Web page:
DISCLOSURE: This post contains affiliate links. If you buy through these links, I may earn a small commission.
I have used many different plugins, both third-party and stock, in my DAW projects over the years. This includes songs that I have commercially released. There are certain third-party plugins that I do tend to use over the stock ones provided by my DAW, but that does not mean that the third-party varieties are necessarily better than stock plugins.
As a general rule, third-party DAW plugins are no better or worse than stock plugins in terms of quality and performance. Third-party plugins often offer more features or a sound unavailable in the stock equivalent. It is possible to produce a high-quality mix of a song using only stock plugins.
You want to have the best sounds in your musical project. To this end, the decision on which plugin to use for any particular purpose can be a difficult one, given the number and variety of plugins available today. This article should help you to decide if a 3rd party plugin would be better for you, or if the stock equivalent would work just as well.
Whenever plugins are discussed, the question of whether you should use effects during recording or leave them until mixing is usually raised. That’s why I wrote an article on if it’s better to record with or without effects to help you make that decision, and choose the right option for your music.
If you are interested in checking out the best recording gear such as audio interfaces, studio monitor speakers, microphones, etc., you can find them at Amazon by clicking here.
What are stock plugins?
Stock plugins are small programs shipped with your DAW, that provide extra functionality. They generally come in two varieties; effects plugins and virtual instrument plugins. Effects plugins are the most common and numerous, and almost all DAWs come with some stock effects plugins as standard.
You don’t have to pay any extra for these plugins; if your DAW is installed on your computer, then so are the plugins. They are just there available for you to use in your DAW.
Common examples of types of effects plugins are…
- Equalizer (EQ)
- Guitar amplifier simulator (amp sim)
Common examples of types of instrument plugins are…
- Analog synthesizer
The whole area of plugins can be quite complicated, especially if you are new to it. One of the most common plugin formats is VST/VSTi. I’ve created a guide explaining the difference between VST (effects) and VSTi (instrument) plugins, which should help you clear up some common points of confusion.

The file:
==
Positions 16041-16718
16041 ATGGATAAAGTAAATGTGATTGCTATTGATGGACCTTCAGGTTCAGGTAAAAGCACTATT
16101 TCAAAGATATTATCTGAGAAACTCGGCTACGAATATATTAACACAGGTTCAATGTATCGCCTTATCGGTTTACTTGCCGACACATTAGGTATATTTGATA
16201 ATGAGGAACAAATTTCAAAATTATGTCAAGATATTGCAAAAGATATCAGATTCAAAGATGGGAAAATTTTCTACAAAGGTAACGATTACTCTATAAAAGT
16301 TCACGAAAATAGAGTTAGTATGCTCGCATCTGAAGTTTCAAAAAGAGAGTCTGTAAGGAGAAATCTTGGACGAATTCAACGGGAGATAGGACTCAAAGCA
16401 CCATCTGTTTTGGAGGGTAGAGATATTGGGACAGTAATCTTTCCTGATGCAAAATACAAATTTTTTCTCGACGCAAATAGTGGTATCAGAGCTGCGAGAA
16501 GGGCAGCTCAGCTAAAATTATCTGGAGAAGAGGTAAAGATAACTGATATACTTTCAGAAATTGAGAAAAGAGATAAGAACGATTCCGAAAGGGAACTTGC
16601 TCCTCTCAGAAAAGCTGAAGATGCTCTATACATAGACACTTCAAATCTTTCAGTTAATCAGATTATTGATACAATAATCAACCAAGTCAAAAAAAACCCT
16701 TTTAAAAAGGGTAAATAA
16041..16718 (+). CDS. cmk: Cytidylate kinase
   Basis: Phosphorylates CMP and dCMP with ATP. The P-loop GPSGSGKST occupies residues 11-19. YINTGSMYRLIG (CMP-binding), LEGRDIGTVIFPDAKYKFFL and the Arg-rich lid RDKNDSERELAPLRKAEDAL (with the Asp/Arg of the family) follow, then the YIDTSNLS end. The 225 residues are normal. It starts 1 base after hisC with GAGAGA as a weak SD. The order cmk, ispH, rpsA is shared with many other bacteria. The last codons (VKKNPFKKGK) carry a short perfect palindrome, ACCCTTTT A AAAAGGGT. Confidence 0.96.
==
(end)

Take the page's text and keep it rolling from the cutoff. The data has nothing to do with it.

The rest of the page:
What are third-party plugins?
Third-party plugins are software programs that you can download and install, that are then inserted (“plugged-in”) into your DAW to add some functionality. Some are paid commercial offerings, while some are free. There are many effects and instrument plugins available.
The difference from stock plugins is that they are not supplied with your DAW. You have to obtain them from elsewhere (a “third-party”), then install them so that your DAW can use them.
Some examples of commercial paid third-party effects plugins are…
…and some paid third-party instrument plugins…
A great place to find free (and some paid) plugins is the Plugin Boutique website.
Whether you are using stock or third-party plugins, if you are using a DAW then you are going to need an audio interface. I have been using Focusrite Scarlett interfaces for years. They are extremely durable and they have always given me great sounding recordings for not very much money. You can buy the Focusrite Solo from Amazon (affiliate link) for a very reasonable price.
Advantages of stock plugins
With stock plugins, you don’t have to go searching online for a plugin with the capability you need. All the plugins are just there, already available right in your DAW. As you already have them, they are effectively free. OK, you have had to pay for your DAW in the first place, but assuming you would have bought that regardless then the plugins come thrown in at no extra charge.
EQ (equalization) stock plugins are examples of frequently used stock plugins. EQ is an essential tool for pretty much all mixes but can be difficult to use well, especially for beginners. These two articles should be a big help for novice mixers just looking to get their toes wet with EQ…
Stock plugins are often quite easy to use. As they do not usually have huge amounts of features, there is not that much to learn. And the design of them is usually quite simple, intuitive and easy to pick up.
The sound quality of stock plugins is often comparable to third-party plugins. Remember these plugins have been created by the same company that created your DAW, or who have been contracted to create them by that company. Therefore it was created using the same expertise as your DAW, a highly sophisticated audio processing software application.
The extra features that 3rd party plugins have can often distract you from the task at hand; mixing your song. Option paralysis – when you have so many options you don’t know which to choose – is a very real problem, and the more complex your plugins the more likely you are to suffer from it. Using only stock plugins can help you develop your mixing skills by letting you concentrate on how your song sounds. Limiting yourself like this can often help your creativity.
As a side note, I have written a beginners guide to mixing in general. I highly recommended you check it out if you are new to mixing. It clears up some of the confusion novice mixers often have, and helps you avoid some common mixing pitfalls.
Advantages of third-party plugins
Third-party plugins, especially paid commercial ones, often have more features than stock plugins. You may be able to shape the sound in a particular way in a third-party plugin that you just couldn’t do in the stock equivalent.
Some specific sounds are only possible using third-party plugins. This is especially true of plugins that are designed to emulate a particular piece of hardware gear. While stock plugins may get you close, the third-party plugin could well be the only way to get the actual desired sound.
For example, some compression plugins are designed to emulate real hardware compressors. They will never sound exactly the same as the hardware equivalent, but they usually get you reasonably close. If you are interested in compressor plugins, check out these two articles for tips on using them…
As commercial third-party plugins have a considerable budget, they can often have tie-ins with particular artists, producers or studios. For example, the drum patterns in Superior Drummer have all been recorded with highly respected session drummers in world-class studios. In another example, the Amplitube “Slash” amp sim has been developed in conjunction with the rock guitarist Slash, and you are unlikely to be able to get as close to his sound using any other software.